Millions have become reliant not only on direct support and clientelistic redistribution from the AKP government, but also on various ‘financial fixes’ like mushrooming short-term personal loans, easy-access credit cards, and cash advances.

Yet like a drug addict needing his “fix” in increasingly frequent and potent doses, much of the public became addicted to these financial fixes, along with direct aid from state and local governments, to survive. This strategy inevitably contributed to the massive inflation and further raised the cost of living, but together with the sporadic and pragmatic increases in the minimum wage before the election times, it helped the AKP retain power.

The AKP’s method of navigating the crisis until late 2023 resembled driving downhill in a car with no brakes, where the only semblance of control came from pressing harder on the gas pedal — because using the handbrake would trigger an even greater disaster. After Şimşek and the new economic administration began to “gently” engage the handbrake by tightening monetary policy, thereby preventing wage and pension increases and cutting credit lines, Erdoğan began to face a roiling discontent, as indicated by the results of the 2024 local elections.

The Paradox of Defeat

Paradoxically, then, the opposition’s victory in the local elections is a consequence of its defeat last year. Had the CHP-led opposition won the 2023 elections (either with Imamoğlu, Yavaş, or Kiliçdaroğlu), it would have likely adopted the same economic policies that Şimşek is now implementing. Under such circumstances, the 2024 local elections could have seen remarkable success for Erdoğan’s AKP, which would have had the opportunity to leverage the opposition’s austerity and monetary tightening policies for its own political propaganda.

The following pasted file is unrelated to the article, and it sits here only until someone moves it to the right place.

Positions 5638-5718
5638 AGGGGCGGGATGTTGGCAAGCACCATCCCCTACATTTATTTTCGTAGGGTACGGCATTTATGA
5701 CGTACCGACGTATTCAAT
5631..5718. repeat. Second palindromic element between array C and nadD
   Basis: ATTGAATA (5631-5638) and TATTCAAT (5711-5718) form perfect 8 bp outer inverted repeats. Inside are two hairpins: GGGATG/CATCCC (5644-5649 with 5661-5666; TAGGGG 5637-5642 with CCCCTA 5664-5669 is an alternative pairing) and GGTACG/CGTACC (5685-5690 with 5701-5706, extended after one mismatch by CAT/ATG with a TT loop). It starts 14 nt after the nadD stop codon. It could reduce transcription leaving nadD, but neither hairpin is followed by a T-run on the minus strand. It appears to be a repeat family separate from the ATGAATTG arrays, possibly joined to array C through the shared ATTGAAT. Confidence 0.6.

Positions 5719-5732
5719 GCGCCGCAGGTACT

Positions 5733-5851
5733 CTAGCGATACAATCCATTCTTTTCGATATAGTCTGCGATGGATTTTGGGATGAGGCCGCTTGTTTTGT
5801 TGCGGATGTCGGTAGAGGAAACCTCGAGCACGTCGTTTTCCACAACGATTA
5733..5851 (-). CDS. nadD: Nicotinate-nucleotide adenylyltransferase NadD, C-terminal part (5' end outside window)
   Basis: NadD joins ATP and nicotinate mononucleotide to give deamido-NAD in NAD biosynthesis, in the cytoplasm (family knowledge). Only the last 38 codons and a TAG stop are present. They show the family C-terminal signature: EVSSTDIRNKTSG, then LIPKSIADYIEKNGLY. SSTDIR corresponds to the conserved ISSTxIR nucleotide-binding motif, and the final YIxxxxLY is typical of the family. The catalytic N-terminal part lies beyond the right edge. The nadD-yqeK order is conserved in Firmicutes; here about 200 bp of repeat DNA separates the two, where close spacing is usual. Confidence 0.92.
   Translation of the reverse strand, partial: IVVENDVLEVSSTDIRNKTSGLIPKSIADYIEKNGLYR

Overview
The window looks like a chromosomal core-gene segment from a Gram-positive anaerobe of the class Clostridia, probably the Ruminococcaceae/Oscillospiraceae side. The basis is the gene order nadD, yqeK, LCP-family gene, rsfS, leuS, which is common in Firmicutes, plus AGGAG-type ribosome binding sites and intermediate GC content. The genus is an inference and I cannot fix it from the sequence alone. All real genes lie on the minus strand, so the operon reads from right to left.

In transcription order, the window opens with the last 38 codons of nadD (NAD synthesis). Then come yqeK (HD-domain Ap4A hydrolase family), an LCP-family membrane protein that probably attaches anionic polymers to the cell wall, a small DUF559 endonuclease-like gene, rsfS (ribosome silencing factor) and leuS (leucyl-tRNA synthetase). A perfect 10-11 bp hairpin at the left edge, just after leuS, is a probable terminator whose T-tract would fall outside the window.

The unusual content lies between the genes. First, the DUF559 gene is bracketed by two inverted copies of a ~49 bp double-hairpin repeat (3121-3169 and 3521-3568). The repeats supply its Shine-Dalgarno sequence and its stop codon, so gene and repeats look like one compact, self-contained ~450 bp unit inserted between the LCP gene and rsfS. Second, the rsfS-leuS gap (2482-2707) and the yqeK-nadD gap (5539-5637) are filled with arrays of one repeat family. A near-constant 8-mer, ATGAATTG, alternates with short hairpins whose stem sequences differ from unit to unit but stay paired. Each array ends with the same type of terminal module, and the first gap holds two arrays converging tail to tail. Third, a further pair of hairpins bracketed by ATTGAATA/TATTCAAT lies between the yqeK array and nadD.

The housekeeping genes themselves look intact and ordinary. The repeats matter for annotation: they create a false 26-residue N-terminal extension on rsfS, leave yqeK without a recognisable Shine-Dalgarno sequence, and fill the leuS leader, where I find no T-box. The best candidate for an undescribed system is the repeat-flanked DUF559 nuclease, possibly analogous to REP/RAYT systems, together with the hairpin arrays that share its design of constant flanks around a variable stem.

Moreover, had the CHP-led opposition won in 2023, it would likely be grappling with the same political issues that weakened the AKP in this local election. For instance, a significant factor in the AKP’s loss of power was the controversy over Turkish state enterprises and business circles linked to the AKP continuing to trade with Israel, including selling military-related logistics, during the atrocities in Gaza. This has alienated many in the Muslim population and allowed rival Islamic parties, such as the YRP, to exploit the apparent hypocrisy.

The deeper problem is that Turkey’s trade relationship with Israel, despite its support for Palestine, is a long-standing dynamic involving not only AKP-affiliated business circles but many more secular ones as well. Therefore, if the CHP had been in power, the AKP might have been able to exploit this issue even more effectively than the CHP has been able to.

So, Turkey may be facing not only a severe economic crisis but a full-fledged regime crisis — with the ruling classes unable to maintain their rule in the old way, and the suffering and want of the oppressed classes growing more acute, to paraphrase Lenin’s definition of a revolutionary situation. But in Turkey today, there is no significant political party, the CHP included, prepared to implement the reforms essential to protect the working and middle classes against the bitter pill that the ruling elite expects them to swallow as part of a return to orthodox economic policies.